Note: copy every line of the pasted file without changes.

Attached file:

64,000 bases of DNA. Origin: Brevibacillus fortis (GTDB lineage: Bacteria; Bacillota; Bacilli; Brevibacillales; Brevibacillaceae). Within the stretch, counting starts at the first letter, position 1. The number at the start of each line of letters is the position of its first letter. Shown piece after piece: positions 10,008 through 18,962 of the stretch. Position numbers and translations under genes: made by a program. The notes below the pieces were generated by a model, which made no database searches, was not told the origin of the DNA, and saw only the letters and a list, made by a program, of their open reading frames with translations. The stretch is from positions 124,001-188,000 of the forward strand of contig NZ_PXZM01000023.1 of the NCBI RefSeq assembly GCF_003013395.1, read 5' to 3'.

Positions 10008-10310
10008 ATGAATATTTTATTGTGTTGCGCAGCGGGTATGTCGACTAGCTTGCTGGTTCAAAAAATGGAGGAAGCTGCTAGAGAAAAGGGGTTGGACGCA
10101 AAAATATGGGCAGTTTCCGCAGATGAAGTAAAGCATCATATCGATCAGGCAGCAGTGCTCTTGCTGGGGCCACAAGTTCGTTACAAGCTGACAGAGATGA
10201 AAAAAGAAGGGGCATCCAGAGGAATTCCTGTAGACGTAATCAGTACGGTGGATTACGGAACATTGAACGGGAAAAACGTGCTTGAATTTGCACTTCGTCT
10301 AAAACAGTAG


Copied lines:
64,000 bases of DNA. Origin: Brevibacillus fortis (GTDB lineage: Bacteria; Bacillota; Bacilli; Brevibacillales; Brevibacillaceae). Within the stretch, counting starts at the first letter, position 1. The number at the start of each line of letters is the position of its first letter. Shown piece after piece: positions 10,008 through 18,962 of the stretch. Position numbers and translations under genes: made by a program. The notes below the pieces were generated by a model, which made no database searches, was not told the origin of the DNA, and saw only the letters and a list, made by a program, of their open reading frames with translations. The stretch is from positions 124,001-188,000 of the forward strand of contig NZ_PXZM01000023.1 of the NCBI RefSeq assembly GCF_003013395.1, read 5' to 3'.

Positions 10008-10310
10008 ATGAATATTTTATTGTGTTGCGCAGCGGGTATGTCGACTAGCTTGCTGGTTCAAAAAATGGAGGAAGCTGCTAGAGAAAAGGGGTTGGACGCA
10101 AAAATATGGGCAGTTTCCGCAGATGAAGTAAAGCATCATATCGATCAGGCAGCAGTGCTCTTGCTGGGGCCACAAGTTCGTTACAAGCTGACAGAGATGA
10201 AAAAAGAAGGGGCATCCAGAGGAATTCCTGTAGACGTAATCAGTACGGTGGATTACGGAACATTGAACGGGAAAAACGTGCTTGAATTTGCACTTCGTCT
10301 AAAACAGTAG